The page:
“There are a lot of things that can be done, and it’s really only at the end of the day if none of that really is enough to get them back to where they need to be, [when] you might see a rating action.”
“It is what it is,” S&P’s John Iten said. “The unrealized losses are there. That has reduced shareholders equity significantly for a number of companies.”
Later, during the session he moderated, an equity analyst and a fixed income analyst both said that they look beyond temporary capital declines from unrealized losses related to rising interest rates—because carriers and reinsurers are unlikely to be forced to liquidate holdings to pay claims. An audience member then pressed Iten to explain why S&P can’t look past them too.
“Is there any point where there’s an inflection point—where you guys will say, ‘OK, now this is not really as big a negative on the outlook for the industry? Where is that point?” the audience member asked.
“It is what it is,” Iten said. “The unrealized losses are there. That has reduced shareholders equity significantly for a number of companies,” he said, reiterating that S&P’s look at capital is prospective.
“Nobody’s seems to really be expecting [interest] rates to go up much more. So, we don’t really see a lot of downside, at least, over the near term…..The most important thing is how much of a difference those other factors over the projection period can make. And we’re talking about, hopefully, some pretty significant earnings, particularly if it’s a commercial lines company. They’re making a lot of money. And hopefully the personal lines companies will start making money too,” he said.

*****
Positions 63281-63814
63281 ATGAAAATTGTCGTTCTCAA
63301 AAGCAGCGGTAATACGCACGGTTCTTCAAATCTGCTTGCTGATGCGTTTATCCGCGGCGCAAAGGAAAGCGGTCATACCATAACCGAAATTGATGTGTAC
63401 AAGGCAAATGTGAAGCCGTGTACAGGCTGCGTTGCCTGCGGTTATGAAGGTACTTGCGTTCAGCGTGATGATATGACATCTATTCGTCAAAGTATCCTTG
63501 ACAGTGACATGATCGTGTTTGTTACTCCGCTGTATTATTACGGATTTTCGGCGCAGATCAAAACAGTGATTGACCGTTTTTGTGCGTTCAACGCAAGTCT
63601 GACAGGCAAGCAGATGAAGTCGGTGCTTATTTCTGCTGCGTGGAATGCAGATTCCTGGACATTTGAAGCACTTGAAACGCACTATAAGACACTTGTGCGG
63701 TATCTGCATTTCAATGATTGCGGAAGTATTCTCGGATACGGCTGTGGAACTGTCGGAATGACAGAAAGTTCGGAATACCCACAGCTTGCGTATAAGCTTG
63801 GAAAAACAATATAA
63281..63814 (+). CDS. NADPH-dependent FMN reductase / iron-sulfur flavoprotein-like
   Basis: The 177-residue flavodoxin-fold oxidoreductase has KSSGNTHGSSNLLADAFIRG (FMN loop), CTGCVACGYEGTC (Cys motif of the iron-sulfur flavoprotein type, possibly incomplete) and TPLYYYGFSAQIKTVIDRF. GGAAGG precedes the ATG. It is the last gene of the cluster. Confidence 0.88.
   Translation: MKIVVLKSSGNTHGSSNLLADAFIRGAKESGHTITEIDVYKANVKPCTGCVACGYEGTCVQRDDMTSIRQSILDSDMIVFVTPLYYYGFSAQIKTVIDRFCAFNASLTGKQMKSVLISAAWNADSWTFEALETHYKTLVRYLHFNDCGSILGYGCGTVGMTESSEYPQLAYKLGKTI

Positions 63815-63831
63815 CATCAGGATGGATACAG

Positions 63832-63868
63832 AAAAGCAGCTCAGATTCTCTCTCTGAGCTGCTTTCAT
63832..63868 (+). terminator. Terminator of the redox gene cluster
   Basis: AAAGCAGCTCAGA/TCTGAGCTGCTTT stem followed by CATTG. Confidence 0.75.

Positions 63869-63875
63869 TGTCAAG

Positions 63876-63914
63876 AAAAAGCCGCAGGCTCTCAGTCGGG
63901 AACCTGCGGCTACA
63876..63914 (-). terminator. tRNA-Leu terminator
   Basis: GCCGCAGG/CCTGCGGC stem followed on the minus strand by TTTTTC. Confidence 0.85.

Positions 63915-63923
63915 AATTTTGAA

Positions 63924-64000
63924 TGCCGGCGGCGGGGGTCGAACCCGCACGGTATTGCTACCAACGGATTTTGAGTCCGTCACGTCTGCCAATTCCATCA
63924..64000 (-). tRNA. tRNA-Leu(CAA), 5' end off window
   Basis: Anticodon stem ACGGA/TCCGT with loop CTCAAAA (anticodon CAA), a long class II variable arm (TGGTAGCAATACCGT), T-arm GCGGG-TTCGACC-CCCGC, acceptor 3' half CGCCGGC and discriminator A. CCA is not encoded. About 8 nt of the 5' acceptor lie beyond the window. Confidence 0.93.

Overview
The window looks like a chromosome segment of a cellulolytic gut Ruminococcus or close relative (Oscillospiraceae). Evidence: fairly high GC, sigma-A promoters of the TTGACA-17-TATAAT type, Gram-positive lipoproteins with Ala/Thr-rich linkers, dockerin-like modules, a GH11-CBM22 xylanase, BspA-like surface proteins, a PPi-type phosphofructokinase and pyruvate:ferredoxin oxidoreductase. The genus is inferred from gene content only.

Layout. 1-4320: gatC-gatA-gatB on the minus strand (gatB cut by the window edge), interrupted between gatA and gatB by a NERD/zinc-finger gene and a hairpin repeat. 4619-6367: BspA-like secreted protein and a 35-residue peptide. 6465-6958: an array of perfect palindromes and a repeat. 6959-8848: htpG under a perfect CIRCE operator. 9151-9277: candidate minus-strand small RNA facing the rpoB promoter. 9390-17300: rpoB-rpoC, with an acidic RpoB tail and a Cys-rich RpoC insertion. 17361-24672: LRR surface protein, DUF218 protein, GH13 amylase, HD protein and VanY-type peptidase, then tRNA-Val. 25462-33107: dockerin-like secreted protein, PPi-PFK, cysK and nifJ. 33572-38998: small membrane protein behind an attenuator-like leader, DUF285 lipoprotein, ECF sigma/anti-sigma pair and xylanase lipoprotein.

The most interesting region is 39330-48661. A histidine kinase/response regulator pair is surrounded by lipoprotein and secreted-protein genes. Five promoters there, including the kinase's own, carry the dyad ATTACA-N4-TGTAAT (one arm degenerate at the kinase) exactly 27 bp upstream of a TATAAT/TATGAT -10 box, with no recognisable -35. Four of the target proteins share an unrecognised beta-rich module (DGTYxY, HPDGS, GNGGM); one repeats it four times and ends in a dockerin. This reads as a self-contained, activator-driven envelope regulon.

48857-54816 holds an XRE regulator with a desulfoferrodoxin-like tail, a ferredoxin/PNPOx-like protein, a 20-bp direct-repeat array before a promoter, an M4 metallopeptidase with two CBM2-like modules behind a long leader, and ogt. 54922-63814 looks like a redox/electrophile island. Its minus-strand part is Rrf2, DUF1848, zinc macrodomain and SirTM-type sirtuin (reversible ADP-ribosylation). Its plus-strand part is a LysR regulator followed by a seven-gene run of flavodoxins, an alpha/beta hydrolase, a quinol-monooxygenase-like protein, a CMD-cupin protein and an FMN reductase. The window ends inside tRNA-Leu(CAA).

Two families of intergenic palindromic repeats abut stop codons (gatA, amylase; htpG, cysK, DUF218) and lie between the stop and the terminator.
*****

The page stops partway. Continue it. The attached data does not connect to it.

Two Hard Markets, Two Different Outcomes
Elyse Greenspan, managing director of Wells Fargo, and Chad Stogel, vice president-research for Spectrum Asset Management, gave their own assessments of the personal lines insurers and reinsurers, and the impacts of hard markets in those industry subsectors. Stogel predicted profitability for reinsurers that won’t soften prices in 2024. For personal lines insurers, however, profits could remain elusive, Greenspan said.
In personal lines, “we are in a hard market but we have not reached inflection with price coming in above loss trend,” she said, noting that elevated loss severity and the regulatory lag in getting rate increases approved have stalled the margin improvements of a typical hard market.
Stogel added, “Traditionally we didn’t really have to worry that much about personal lines getting in trouble because you reprice. But as a follower utility sector, in some states, it’s become like utility regulators not allowing you to recover your costs—and that’s the problem.”
Iten asked the analysts to guess when the personal lines sector might get to pre-pandemic profitability, and Greenspan expressed reservations about it happening in 2024.
Given that many personal auto policies have six-month terms, analysts might have predicted that it would take at most nine months—at most, a year—for carriers to return to target underwriting margins, even factoring in the lag for price hikes to earn into insurer portfolios. “We started talking about elevated severity from the personal auto sector in the summer of 2021. Twenty-four months later and we’re still talking about elevated severity in the personal auto sector,” she said.